Friday, February 25, 2011

The City of New Orleans

This city is amazing.

It's Friday night and we are both tuckered out. Our hotel is
beautiful--far and away the fanciest place I've ever stayed. We just
got in from a Mardi Gras parade, and we will likely see a few more
tomorrow. We have walked all over, eaten almost everything, and in
general had the best time.

We saw a seven piece jazz band play in a 150 year old hall the size of
my parents' living room.

But more about that later. I just wanted to say hey. Hope you're
enjoying your week.

Sent from my iPod


Sent from my iPod

Monday, February 07, 2011

The Social Network

I finally got to see The Social Network on Friday. The lovely Krista and I went out for Lebanese food (yes, that's right, we finally have ethnic food here) and after the raptures of shawarmas and donairs, we were ready to watch something good.

I watch a fair amount of movies, as we have a PVR and subscribe to the movie channels, to say nothing of our considerable personal collection. That said, I've become kind of a lazy viewer over the last few years--I frequently watch movies while knitting, reading, writing, or sketching. I'm an efficient multitasker so this usually isn't a problem unless I'm doing something particularly challenging. The Social Network was so compelling to watch that I couldn't do anything else but watch it.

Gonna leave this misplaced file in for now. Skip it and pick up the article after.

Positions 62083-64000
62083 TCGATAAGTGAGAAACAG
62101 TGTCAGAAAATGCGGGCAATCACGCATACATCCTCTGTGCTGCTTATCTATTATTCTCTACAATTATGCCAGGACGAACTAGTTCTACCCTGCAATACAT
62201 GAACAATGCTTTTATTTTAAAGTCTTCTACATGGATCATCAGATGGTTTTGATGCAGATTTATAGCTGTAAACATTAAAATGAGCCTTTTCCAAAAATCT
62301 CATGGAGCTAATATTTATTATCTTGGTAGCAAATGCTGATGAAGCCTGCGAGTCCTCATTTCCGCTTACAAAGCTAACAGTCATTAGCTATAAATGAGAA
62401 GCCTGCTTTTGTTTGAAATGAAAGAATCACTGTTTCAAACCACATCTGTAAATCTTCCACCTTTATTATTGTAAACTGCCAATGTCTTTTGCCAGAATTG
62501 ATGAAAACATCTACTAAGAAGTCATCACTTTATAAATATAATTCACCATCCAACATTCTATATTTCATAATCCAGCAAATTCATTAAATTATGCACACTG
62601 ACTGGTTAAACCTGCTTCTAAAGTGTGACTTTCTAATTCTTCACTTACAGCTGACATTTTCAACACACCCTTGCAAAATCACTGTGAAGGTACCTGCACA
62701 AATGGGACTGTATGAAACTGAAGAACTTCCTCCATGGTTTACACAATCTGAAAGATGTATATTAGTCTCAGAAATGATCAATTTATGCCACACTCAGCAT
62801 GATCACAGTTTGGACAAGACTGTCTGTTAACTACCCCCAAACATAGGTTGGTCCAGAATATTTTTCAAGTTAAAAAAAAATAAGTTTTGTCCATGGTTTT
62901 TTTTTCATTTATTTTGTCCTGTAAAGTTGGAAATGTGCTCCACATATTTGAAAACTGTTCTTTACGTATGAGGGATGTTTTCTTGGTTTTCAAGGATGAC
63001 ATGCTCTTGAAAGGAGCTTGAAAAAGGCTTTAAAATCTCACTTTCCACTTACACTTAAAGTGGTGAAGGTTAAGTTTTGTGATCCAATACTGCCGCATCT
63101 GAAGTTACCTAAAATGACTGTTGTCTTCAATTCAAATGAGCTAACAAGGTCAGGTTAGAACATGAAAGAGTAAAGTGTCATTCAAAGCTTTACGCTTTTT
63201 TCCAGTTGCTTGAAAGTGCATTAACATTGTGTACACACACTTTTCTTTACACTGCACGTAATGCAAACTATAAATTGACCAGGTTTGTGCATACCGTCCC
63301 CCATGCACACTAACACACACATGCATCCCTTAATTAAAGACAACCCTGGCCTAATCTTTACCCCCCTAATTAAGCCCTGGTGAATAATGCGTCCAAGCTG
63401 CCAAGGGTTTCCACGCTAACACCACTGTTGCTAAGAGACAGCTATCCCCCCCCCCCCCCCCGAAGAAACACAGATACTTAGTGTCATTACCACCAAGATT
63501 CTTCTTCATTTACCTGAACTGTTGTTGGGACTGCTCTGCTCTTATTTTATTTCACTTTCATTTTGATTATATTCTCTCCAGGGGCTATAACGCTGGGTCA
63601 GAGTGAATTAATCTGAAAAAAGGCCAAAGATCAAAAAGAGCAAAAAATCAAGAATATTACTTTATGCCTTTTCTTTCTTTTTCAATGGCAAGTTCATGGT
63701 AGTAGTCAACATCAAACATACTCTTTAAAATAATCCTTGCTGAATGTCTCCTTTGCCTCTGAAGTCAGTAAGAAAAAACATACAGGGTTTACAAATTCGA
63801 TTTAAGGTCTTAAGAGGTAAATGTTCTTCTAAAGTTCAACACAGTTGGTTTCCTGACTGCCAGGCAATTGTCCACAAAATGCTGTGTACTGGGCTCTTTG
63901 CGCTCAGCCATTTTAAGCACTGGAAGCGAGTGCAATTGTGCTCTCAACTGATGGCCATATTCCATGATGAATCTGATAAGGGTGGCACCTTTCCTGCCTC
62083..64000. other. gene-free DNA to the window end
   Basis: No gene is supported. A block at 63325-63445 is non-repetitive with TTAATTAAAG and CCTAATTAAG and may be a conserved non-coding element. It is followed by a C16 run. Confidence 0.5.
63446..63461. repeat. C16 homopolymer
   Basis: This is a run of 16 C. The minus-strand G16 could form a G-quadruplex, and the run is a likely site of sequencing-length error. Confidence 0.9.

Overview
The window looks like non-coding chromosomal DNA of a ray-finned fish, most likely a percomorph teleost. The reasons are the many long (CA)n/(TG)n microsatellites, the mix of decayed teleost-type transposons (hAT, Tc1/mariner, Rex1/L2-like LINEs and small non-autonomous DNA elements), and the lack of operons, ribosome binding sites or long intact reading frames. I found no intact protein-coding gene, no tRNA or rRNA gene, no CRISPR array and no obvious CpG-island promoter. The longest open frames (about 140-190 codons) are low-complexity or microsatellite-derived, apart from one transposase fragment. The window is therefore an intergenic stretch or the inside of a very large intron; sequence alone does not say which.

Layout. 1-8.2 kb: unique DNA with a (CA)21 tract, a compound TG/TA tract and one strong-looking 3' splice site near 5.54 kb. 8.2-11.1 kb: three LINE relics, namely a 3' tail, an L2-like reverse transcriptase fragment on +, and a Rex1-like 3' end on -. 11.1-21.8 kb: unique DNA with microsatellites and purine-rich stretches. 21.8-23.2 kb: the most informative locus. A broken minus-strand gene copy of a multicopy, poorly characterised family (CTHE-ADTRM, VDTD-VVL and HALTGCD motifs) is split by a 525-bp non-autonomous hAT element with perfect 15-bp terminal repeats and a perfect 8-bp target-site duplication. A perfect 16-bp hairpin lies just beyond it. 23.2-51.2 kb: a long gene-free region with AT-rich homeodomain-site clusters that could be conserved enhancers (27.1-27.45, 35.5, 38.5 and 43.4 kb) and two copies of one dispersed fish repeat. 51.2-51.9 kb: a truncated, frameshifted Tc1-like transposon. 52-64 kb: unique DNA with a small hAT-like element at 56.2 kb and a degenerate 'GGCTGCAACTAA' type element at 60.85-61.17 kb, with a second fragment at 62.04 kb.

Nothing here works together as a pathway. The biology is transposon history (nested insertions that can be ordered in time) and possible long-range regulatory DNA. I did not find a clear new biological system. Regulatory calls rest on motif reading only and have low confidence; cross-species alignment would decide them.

I'm not sure what about it was so compelling--the script, yes; the acting, yes; the score, perhaps; the perpetual hope that someone would pop JT's Sean Parker in the mouth, definitely. I think that a big part of it for both Krista and I is that we are of an age with Mark Zuckerberg; we grew up in the same kind of world that he did, and that means that watching his life, however Hollywood-ized and exaggerated, is a bit like watching ourselves. I've been online since I was 14, and I've been a part of social communities online since I was about 15. It's very interesting to me to think back to how those communities began and grew, particularly seeing the LiveJournal sequences at the beginning of the film.

A lot of people have complained about the way that the film represents women, which I think is niether here nor there; women aren't really necessary to the story that the film wants to tell, which is obvious to me from the Facemash scenes. (Though I will agree that all of the "Erica Albright" stuff is a bit over the top.) The general white washing of the cast is more interesting to me (Andrew Garfield as Eduardo Saverin; Max Mingella as Divya Narenda) but seems to have gotten less attention from the press.

I've never seen The West Wing, so I know very little about Aaron Sorkin and his style as a director, and apparently there are lots of things that bug other people about this movie that didn't bug me. I was surprised by how funny it was, and also by the fact that it didn't really go anywhere in the end: it just sort of...stops. I'm happy I saw it, and I hope that I get to watch it with my dad sometime.